Utilizing drug repurposing against COVID-19 – Efficacy, limitations, and challenges

Link to article at PubMed

Life Sci. 2020 Aug 17:118275. doi: 10.1016/j.lfs.2020.118275. Online ahead of print.


The recent outbreak of Coronavirus disease (COVID-19), first in Eastern Asia and then essentially across the world has been declared a pandemic by the WHO. COVID-19 is caused by a novel virus SARS-CoV2 (2019-nCoV), against which there is currently no vaccine available; and current antiviral therapies have failed, causing a very high mortality rate. Drug repurposing i.e. utilizing an approved drug for different indication, offers a time- and cost-efficient alternative for making new therapies available to patients. Although there are several reports presenting novel approaches to treat COVID-19, still an attentive review of previous scientific literature is essential to overcome their failure to exhibit efficacy. There is an urgent need to provide a comprehensive outlook toward utilizing drug repurposing as a tool for discovery of new therapies against COVID-19. In this article, we aim to provide a to-the-point review of current literature regarding efficacy of repurposed drugs against COVID-19 and other respiratory infections caused by coronaviruses. We have briefly discussed COVID-19 epidemiology, and then have discussed drug repurposing approaches and examples, specific to respiratory viruses. Limitations of utilization of repurposed drug molecules such as dosage regimen and associated challenges such as localized delivery in respiratory tract have also been discussed in detail.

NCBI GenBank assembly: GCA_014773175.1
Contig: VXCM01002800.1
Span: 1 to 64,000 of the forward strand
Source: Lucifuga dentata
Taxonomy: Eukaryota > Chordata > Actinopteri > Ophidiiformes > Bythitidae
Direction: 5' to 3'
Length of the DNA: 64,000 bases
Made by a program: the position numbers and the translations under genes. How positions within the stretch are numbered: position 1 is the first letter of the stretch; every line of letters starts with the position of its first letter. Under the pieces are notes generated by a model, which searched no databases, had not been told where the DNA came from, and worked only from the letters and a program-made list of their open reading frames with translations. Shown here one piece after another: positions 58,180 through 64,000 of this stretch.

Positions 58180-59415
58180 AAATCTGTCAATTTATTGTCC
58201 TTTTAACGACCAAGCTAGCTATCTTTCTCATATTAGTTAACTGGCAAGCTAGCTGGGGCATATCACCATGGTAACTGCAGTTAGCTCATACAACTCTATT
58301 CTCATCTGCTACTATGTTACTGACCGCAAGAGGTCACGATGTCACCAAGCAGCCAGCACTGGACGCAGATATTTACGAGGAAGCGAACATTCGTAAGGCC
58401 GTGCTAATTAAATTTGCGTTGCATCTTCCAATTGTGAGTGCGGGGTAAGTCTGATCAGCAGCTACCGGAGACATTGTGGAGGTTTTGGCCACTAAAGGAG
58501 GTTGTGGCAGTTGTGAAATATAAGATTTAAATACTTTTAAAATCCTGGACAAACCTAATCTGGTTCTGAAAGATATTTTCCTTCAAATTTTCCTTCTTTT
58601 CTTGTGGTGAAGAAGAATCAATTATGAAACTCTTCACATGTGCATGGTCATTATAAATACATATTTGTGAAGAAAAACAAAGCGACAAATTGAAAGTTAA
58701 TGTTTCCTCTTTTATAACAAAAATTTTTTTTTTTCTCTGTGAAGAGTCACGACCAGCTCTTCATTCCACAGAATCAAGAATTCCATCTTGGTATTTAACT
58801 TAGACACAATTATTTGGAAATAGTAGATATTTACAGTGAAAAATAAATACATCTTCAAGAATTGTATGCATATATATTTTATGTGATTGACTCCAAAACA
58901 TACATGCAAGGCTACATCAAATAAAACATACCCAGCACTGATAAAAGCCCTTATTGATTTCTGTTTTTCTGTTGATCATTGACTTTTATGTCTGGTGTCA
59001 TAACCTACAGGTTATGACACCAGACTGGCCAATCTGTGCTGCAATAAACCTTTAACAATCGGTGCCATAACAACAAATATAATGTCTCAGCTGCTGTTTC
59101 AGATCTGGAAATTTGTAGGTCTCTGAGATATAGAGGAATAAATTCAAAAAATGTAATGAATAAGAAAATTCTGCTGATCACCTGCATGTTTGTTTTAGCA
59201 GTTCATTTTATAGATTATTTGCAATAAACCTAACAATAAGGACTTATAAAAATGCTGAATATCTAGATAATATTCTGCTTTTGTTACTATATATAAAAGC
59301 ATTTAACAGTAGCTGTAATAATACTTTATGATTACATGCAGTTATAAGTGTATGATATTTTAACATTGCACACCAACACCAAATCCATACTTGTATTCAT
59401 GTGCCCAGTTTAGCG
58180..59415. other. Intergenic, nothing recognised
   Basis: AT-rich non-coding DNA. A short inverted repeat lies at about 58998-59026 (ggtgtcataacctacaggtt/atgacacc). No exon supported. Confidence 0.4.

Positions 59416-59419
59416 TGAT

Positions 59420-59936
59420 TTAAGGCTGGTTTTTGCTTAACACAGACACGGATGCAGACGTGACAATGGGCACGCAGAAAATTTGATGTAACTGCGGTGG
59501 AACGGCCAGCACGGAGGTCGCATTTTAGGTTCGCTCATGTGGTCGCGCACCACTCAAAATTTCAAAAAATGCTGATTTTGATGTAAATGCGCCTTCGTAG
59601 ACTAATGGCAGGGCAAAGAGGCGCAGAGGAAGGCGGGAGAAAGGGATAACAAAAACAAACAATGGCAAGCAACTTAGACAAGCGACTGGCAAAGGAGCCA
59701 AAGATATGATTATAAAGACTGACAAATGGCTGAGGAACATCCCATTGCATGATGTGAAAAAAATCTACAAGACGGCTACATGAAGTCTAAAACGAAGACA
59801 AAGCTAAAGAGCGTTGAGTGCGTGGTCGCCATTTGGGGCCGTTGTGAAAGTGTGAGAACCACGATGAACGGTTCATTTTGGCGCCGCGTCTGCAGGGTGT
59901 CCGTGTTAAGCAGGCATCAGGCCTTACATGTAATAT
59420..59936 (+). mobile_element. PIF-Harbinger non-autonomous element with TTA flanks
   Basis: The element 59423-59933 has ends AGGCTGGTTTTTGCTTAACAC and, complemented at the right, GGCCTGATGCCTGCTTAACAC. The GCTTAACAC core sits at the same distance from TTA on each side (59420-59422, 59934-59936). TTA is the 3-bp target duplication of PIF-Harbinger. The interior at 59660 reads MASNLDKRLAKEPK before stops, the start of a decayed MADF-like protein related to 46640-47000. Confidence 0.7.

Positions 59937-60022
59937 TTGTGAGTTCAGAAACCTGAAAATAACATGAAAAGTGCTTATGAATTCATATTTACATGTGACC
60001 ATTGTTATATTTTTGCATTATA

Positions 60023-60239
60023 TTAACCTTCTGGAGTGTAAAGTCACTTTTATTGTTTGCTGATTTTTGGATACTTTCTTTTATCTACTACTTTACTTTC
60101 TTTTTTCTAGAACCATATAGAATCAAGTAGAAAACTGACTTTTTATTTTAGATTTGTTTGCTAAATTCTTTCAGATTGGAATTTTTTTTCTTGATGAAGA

PMID:32818545 | DOI:10.1016/j.lfs.2020.118275

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